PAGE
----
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Troy (Two-Disc Widescreen Edition) (2004)

A movie directed by Wolfgang Petersen

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Troy: The Action Movie!

  • Sep 6, 2008
Rating:
+1
Pros: Onslaught of action, sheer scope

Cons: Extremely stupid. Doesn't require the attention span of a typical epic

The Bottom Line: Were the 2004 Trojans the best team ever?

Troy, when it was released, proved to be Orlando Bloom’s latest step in what is apparently becoming an inexplicable – not to mention completely doomed – quest to become the next Charlton Heston. Take a quick glance at his movie resume so far: The Lord of the Rings trilogy, Kingdom of Heaven, and the Pirates of the Caribbean movies. Troy is just another overblown epic to add to that list, and it may very well prove to be Bloom’s undoing in his odd attempt to fill in the larger-than-life Heston’s shoes. The best we can do is wish him luck. While Bloom is certainly a better actor than Heston, he lack’s Heston’s enormous and masculine screen presence. Furthermore, what happens to his character in Troy during his big fight scene is something nobody EVER would have let happen to Heston in a movie. It may be just enough to convince Bloom to go for more small-time fare.



That Bloom has the name “Orlando Bloom” doesn’t help matters very much. That his character in Troy shares his name with an infamous and obscenely rich real-life hotel heiress is another deathblow. And his most effective weapon in Troy is the nice, safe bow and arrow, like it was in Lord of the Rings. However, I will give Bloom all the credit in the world for stealing the gorgeous Helen of Sparta, which kicks off one of the more impressive wars seen in history. Bloom’s character, Paris, steals Helen from her Spartan hubby, one of those men who seems to think being drunken, loud, rude, and violent is the same as being masculine. When the husband finds out what happened to his wife, Greece launches a massive war against Troy in order to get Helen back. But his motives for wanting Helen back don’t revolve around him missing her. He just wants to snap her neck himself for running out with prissy-boy.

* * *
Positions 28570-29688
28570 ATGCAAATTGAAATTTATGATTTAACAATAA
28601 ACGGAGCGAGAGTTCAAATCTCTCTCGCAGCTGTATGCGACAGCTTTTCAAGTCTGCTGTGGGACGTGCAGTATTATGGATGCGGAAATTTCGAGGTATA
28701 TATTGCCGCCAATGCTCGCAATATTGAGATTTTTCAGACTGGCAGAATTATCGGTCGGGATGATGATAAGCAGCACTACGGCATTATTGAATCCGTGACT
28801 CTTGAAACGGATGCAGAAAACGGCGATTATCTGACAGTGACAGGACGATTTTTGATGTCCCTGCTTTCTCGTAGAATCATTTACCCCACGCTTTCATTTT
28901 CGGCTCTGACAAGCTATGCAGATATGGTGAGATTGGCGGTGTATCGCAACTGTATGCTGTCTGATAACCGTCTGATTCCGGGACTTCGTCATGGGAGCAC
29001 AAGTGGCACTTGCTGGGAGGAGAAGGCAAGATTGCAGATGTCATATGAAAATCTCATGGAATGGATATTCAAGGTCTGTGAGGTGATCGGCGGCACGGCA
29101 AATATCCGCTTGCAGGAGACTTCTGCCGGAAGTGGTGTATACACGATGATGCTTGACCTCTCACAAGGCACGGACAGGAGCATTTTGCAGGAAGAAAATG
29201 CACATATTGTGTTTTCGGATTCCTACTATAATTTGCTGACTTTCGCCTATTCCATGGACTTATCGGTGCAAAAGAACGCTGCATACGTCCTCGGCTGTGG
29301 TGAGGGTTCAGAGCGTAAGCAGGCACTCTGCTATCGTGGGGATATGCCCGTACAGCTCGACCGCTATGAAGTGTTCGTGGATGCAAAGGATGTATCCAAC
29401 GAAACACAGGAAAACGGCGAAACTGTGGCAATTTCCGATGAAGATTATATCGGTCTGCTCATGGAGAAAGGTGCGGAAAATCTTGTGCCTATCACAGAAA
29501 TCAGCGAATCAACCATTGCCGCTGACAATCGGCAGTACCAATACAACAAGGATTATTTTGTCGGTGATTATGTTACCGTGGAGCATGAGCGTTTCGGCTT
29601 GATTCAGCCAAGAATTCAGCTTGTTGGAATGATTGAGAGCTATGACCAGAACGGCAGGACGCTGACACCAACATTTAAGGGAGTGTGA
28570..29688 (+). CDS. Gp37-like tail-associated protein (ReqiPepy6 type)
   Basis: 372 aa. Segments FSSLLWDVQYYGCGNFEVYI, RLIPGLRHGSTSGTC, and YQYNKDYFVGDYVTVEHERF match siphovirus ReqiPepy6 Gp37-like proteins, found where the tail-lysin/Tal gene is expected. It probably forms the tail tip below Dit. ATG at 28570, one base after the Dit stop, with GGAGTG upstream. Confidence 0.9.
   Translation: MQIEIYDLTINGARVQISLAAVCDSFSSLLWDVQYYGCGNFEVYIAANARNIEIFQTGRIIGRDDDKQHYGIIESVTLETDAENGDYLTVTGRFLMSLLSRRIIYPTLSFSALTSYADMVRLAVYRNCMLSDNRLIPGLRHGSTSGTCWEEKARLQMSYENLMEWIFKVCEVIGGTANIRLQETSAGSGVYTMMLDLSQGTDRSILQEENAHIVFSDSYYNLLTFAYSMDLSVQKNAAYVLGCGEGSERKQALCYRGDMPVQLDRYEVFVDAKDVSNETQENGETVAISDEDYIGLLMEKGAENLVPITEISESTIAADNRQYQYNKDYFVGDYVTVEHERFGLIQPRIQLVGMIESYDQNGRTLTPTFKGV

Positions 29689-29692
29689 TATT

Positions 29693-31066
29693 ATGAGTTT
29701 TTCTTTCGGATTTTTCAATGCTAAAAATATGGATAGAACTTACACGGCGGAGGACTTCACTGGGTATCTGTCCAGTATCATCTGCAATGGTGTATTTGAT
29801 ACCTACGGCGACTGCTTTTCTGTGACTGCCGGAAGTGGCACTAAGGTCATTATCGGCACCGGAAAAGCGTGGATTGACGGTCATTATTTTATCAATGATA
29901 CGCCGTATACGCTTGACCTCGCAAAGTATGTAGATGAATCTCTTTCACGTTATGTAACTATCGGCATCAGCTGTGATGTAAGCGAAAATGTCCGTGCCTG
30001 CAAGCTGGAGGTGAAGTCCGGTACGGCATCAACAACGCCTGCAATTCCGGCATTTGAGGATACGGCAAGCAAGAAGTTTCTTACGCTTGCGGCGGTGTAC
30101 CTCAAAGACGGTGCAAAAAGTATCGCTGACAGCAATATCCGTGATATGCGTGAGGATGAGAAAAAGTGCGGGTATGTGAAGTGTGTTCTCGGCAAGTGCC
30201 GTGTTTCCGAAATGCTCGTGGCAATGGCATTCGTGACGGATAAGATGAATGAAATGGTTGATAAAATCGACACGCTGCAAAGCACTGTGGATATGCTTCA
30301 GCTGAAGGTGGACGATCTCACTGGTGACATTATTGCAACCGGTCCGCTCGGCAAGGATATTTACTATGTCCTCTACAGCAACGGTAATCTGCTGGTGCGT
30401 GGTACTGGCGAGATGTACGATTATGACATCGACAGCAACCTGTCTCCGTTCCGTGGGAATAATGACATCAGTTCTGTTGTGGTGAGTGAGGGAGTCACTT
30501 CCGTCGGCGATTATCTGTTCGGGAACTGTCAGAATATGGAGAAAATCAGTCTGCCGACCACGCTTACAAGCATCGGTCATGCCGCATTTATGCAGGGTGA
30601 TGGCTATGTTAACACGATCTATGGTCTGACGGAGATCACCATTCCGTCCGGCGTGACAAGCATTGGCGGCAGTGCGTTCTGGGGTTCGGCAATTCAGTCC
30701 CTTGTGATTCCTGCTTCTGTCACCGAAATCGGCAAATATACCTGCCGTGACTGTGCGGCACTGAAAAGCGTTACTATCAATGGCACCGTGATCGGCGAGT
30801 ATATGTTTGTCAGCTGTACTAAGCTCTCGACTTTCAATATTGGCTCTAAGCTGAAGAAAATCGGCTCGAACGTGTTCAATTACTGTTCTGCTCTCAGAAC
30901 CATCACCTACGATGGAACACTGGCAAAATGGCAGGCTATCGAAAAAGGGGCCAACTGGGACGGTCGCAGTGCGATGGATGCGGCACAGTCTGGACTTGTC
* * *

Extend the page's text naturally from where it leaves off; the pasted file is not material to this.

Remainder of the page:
It’s not as if the Greeks who participate in the war don’t have other motives for invading Troy. Some are just imperialists looking for the next logical place to jump. A major character in the movie, legendary Greek warrior Achilles, is an individualist whom Ayn Rand never could have written any better. Achilles is valuable to the Greek army because he’s the greatest fighter on the planet. He’s roundly hated by many of the officers who are in charge of the Greeks. His only reason for fighting is because he wants to be there when Homer etches the war in stone.



I hope this sounds like fun. Troy tries to be a massive, meaningful epic along the lines of Sparticus or Lawrence of Arabia or Gladiator. But it really isn’t. Troy is just a typical summer action movie wearing too much eyeshadow, blush, and lipstick. It is directed by Wolfgang “director of the classic Das Boot” Peterson. About the only big epic movie actor not appearing in it is Charlton Heston. Aside from Orlando Bloom, the cast of Troy includes big epic marquee names like Brad Pitt (who has made an epic or two in his day), Brian Cox, and Peter O’Toole (who gave the greatest epic performance ever in Lawrence of Arabia). Eric Bana, a fine actor himself, lends his likeness to Peterson’s Troy as Paris’s big brother Hector. His performance is easily the best in the movie, and he gets an awesome one-on-one fight scene between his Hector and Pitt’s Achilles.